Telemedicine lets a doctor or other healthcare provider care for you, even when you cannot see him or her in person. The doctor uses the Internet or other technology to:
- give you advice,
- give you an exam, or
- do a procedure through online communications.
Telemedicine can also be used to:
- get prescription refills,
- book an appointment, or
- let your doctor talk with other providers about your health problem or treatment.
Telemedicine is more than a phone call, an email, a fax, or an online questionnaire. Sometimes you may need to come to a healthcare facility to use their equipment (TV screen, camera, or Internet). A provider may use need to use technology tools or medical devices to check on your health remotely. If you agree, part of your health record may be sent to the telemedicine provider before your session.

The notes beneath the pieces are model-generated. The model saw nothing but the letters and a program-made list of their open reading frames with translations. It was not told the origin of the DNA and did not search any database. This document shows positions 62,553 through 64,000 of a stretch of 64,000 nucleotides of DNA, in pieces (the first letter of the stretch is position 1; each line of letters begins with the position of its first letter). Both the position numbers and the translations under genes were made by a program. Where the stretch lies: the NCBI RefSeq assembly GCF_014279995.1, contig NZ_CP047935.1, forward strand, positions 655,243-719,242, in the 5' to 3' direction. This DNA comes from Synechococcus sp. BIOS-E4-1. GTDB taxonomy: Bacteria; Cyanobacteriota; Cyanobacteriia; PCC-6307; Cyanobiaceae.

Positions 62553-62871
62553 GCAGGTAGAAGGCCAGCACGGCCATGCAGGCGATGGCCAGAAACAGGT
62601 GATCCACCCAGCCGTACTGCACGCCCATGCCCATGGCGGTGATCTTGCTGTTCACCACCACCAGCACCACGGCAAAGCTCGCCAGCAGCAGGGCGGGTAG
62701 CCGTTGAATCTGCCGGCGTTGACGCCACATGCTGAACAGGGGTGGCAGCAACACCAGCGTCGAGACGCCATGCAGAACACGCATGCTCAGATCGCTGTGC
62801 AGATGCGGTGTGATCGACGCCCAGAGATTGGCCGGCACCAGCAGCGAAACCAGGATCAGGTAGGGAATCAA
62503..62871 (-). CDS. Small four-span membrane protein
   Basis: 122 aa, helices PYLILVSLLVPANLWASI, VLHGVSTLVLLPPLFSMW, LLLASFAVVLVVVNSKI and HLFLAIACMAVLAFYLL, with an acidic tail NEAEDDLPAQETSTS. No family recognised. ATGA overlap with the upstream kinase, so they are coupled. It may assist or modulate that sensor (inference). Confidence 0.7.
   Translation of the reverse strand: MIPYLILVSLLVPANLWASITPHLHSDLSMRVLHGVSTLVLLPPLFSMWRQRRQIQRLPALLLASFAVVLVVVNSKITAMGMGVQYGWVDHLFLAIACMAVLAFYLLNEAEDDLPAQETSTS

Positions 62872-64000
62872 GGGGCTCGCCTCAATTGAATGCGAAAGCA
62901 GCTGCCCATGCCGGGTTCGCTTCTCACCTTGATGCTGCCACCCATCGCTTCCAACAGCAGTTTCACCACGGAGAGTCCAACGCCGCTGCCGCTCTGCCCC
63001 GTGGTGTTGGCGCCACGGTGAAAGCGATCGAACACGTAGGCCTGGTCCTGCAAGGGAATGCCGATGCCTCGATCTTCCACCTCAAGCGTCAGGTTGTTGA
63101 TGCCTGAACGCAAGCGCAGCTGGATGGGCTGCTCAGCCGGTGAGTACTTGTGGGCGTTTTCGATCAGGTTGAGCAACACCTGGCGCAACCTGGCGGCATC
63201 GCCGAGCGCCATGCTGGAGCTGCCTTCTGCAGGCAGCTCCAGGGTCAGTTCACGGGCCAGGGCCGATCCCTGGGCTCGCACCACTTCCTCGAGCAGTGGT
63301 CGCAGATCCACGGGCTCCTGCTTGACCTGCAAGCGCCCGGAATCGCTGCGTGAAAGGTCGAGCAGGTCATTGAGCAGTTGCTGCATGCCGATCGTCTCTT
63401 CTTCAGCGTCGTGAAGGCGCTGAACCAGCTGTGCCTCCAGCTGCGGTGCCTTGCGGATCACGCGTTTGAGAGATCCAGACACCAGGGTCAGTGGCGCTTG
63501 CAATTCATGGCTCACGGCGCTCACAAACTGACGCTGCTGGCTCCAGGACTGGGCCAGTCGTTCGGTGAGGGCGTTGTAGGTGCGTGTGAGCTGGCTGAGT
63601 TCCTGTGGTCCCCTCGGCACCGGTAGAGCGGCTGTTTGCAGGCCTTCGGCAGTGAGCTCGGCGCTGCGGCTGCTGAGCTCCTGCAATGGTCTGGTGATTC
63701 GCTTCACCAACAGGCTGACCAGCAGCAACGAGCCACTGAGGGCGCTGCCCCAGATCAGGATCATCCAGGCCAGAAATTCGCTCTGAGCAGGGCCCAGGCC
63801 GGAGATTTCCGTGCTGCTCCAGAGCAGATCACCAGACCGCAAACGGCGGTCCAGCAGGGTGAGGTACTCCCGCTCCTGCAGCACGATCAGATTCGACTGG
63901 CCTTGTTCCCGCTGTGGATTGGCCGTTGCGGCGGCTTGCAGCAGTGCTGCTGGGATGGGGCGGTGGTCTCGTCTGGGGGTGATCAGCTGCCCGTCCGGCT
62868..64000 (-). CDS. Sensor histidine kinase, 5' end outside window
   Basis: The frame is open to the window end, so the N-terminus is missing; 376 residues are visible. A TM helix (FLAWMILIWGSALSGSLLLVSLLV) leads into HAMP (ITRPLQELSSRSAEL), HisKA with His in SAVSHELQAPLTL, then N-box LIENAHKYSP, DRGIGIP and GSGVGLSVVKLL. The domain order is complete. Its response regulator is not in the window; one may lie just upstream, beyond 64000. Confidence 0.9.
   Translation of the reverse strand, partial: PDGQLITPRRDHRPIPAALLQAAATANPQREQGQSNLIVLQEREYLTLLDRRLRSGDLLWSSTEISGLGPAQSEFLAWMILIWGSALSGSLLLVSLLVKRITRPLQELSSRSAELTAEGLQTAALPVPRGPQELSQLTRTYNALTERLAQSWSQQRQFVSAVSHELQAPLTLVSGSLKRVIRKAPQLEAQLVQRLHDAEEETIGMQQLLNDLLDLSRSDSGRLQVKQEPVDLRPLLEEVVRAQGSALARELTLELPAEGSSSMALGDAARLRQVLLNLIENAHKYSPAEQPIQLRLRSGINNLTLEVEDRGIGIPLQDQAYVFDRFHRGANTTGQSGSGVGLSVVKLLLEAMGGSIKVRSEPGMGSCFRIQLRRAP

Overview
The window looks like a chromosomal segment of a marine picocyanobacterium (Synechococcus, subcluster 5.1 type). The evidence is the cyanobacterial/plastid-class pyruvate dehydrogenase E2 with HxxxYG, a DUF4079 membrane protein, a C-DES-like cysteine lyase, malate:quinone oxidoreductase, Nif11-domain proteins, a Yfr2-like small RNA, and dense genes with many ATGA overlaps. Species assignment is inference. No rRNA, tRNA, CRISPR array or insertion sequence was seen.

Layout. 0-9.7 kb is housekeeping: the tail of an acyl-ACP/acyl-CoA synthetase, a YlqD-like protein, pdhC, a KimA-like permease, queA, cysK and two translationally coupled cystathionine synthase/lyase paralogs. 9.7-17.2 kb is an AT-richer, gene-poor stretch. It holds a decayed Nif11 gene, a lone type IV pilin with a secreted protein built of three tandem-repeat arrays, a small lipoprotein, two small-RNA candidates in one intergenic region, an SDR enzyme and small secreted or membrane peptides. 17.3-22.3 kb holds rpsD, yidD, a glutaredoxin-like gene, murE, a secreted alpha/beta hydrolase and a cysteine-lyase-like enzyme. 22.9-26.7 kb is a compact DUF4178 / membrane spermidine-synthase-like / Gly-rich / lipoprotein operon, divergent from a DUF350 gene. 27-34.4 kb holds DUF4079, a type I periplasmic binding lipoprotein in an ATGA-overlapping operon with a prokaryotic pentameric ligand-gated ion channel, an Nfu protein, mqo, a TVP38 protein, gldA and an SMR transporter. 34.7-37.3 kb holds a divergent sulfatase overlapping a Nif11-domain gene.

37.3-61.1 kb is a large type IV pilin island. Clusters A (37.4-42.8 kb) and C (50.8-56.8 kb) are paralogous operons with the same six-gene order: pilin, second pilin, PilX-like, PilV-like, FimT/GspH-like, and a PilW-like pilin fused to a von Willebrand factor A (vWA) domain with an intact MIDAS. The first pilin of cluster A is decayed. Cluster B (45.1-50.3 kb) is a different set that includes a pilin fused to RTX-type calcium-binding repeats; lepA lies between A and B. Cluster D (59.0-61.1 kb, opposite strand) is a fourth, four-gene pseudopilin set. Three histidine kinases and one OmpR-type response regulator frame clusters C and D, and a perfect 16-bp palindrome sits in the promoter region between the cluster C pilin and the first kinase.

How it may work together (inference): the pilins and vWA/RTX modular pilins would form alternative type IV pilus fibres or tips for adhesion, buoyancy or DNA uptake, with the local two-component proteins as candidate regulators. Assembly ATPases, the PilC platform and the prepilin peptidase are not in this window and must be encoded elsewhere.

You and your healthcare team must decide if your health problem can be helped with telemedicine. The team and others involved in your care (e.g., medical home or hospital teams) will make a plan for your care using telemedicine. This will also include a plan in case you have an emergency during the telemedicine session.
If the patient is a minor child, the telemedicine provider will explain to the parent how a telemedicine exam is different from an in-person exam. He or she will also explain if a complete exam of the child is possible.